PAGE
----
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EMPIRE CONSTRUCTED: The American occupation of the Philippines -- in the context of the 1898 Spanish-American War -- put the US on the road to empire
EMPIRE RESISTED: American "Women's Strike for Peace" storming the Pentagon in a 1967 protest against the war in Vietnam
Even as I write these lines much of the world is being bludgeoned into a restive submission by (or, as are the cases of Italy and Spain, an utterly opportunistic alliance with) America as it readies itself for a deeply unpopular war against Iraq. But for the ongoing global demonstrations and protests that have erupted entirely at the popular level, the war would simply be a brazen act of unopposed cynical domination. Yet contested as it is by so many Americans as well as Europeans, Asians, Africans and Latin Americans who have taken to the streets and to their local newspapers at least suggests that at last there is an awakening to the fact that the United States, or rather the small handful of Judeo-Christian white men who currently rule its government, is bent on world hegemony. What to do then?
In what follows I shall offer a rapid sketch of the extraordinary panorama presented by today's America, as seen by someone who is American and has lived comfortably in it for years and years, but who by virtue of his Palestinian origins, still retains his perspective as a comparative outsider, but a kind of insider also. My interest is simply to suggest ways of understanding, intervening in, and if the word isn't too inappropriate, resisting a country that is far from the monolith it is usually taken to be, specially in the Arab and Muslim worlds. What is there to be seen?
The difference between America and the classic empires of the past is that, even though each empire asserted its utter originality and its determination not to repeat the overreaching ambitions of imperial predecessors, this one does so with an astonishing affirmation of its nearly sancrosanct altruism and well-meaning innocence. For this alarming delusion there is, even more alarmingly, a new squadron of formerly Left or liberal intellectuals alike who had historically opposed American wars abroad but who are now prepared to make the case for virtuous empire (the figure of the lonely sentry has been used) using a variety of styles, from tub-thumping patriotism to sly cynicism. The events of 11 September play a role in this volte face, but what is surprising is that the Twin Towers-Pentagon bombings, horrible though they were, retreated as if they came from nowhere, rather than in fact from a world across the seas driven crazy by American intervention and ubiquitous American presence. This is of course not to condone Islamic terrorism, which is a hateful thing in every way. But it is to remark that in all the pious analyses of America's responses to Afghanistan and now Iraq, history and proportionality have simply dropped out of the picture entirely.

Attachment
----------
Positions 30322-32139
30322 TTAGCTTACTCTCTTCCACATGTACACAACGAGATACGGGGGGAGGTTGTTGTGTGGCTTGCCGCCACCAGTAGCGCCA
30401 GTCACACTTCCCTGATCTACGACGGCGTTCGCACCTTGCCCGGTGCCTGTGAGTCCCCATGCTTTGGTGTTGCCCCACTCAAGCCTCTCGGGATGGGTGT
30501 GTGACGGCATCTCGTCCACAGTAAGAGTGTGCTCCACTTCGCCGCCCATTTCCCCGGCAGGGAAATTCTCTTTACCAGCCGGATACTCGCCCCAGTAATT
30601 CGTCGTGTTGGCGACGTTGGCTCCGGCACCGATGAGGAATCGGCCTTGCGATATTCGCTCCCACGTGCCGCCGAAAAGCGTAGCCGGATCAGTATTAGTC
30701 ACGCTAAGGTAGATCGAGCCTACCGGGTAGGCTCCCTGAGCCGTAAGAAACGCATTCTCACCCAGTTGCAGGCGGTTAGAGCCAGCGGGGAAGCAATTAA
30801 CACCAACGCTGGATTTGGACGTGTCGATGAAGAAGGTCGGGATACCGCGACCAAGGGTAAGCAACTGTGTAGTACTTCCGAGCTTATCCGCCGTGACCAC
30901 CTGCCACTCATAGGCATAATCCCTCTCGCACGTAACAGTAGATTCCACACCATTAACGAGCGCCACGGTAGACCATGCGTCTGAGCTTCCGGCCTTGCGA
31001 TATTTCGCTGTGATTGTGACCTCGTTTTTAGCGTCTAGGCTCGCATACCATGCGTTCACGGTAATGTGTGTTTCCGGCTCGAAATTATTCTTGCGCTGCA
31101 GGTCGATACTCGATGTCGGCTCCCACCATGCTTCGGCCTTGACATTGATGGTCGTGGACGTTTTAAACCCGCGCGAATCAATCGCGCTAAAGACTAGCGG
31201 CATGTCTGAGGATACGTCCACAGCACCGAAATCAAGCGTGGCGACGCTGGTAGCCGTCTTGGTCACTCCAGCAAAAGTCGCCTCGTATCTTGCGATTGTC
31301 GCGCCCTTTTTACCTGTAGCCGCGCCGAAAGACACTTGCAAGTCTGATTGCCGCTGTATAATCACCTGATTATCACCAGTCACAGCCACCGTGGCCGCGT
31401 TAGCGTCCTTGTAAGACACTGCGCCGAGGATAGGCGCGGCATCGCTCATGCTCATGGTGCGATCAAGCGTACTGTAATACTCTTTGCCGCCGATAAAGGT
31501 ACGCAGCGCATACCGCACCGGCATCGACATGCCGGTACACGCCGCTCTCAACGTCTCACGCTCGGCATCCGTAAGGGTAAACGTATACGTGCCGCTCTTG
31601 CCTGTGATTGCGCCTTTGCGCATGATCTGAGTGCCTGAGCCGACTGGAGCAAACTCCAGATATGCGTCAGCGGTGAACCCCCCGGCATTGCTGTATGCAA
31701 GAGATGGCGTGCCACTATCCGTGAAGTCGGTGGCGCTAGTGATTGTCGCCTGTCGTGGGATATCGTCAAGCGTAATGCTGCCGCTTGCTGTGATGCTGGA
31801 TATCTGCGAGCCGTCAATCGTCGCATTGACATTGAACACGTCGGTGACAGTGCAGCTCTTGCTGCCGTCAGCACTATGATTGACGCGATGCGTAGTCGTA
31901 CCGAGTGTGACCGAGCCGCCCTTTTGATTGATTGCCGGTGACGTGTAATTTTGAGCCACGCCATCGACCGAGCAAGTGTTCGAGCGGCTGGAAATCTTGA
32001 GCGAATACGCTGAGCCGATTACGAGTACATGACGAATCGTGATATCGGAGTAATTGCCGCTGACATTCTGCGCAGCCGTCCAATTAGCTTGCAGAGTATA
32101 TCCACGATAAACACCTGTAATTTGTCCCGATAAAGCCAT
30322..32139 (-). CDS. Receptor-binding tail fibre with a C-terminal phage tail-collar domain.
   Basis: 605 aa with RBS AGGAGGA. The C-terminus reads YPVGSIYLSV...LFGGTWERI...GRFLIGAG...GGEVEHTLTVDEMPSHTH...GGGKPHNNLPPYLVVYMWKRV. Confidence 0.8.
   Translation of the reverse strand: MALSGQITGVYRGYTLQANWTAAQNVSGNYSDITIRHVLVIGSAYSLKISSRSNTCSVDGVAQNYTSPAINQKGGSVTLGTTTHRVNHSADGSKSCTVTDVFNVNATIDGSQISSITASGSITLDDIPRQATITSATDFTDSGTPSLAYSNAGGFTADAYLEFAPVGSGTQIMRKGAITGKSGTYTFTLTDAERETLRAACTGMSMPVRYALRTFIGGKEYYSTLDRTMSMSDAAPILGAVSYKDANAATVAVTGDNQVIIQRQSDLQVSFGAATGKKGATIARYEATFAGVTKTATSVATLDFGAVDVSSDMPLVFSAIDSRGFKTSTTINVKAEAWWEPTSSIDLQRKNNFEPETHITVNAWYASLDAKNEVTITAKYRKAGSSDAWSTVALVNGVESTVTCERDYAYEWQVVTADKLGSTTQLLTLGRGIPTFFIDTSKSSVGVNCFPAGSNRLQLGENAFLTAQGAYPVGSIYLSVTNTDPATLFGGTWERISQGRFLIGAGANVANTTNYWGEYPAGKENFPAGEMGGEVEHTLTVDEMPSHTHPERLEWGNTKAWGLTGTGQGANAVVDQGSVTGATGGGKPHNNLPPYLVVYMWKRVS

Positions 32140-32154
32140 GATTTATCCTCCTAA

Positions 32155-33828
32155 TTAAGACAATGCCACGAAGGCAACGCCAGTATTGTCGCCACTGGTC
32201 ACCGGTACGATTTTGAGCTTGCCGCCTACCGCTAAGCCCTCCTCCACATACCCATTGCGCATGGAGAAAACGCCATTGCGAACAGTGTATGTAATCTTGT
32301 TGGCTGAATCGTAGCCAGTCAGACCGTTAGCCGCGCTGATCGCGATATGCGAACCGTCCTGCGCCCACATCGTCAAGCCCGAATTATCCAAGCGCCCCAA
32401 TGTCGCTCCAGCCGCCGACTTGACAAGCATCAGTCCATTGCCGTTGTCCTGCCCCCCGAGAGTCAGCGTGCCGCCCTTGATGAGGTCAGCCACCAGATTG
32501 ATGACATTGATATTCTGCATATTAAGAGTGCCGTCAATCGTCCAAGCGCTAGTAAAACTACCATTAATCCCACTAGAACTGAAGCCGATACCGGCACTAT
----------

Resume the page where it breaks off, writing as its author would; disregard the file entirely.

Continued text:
What the liberal hawks specially don't refer to, however, is the Christian Right (so similar to Islamic extremism in fervor and righteousness) and its massive, indeed decisive presence in America today. The qualities of that vision derive from mostly Old Testament sources, very much of a piece with those of Israel, its close partner and analogue. A peculiar alliance between Israel's influential neoconservative American supporters and the Christian extremists is that the latter support Zionism as a way of bringing all the Jews to the Hold y Land to prepare the way for the Messiah's Second Coming; at which point Jews will either have to convert to Christianity or be annihilated. The bloody and rabidly anti-Semitic teleologies are rarely referred to, certainly not by the pro-Israeli Jewish phalanx.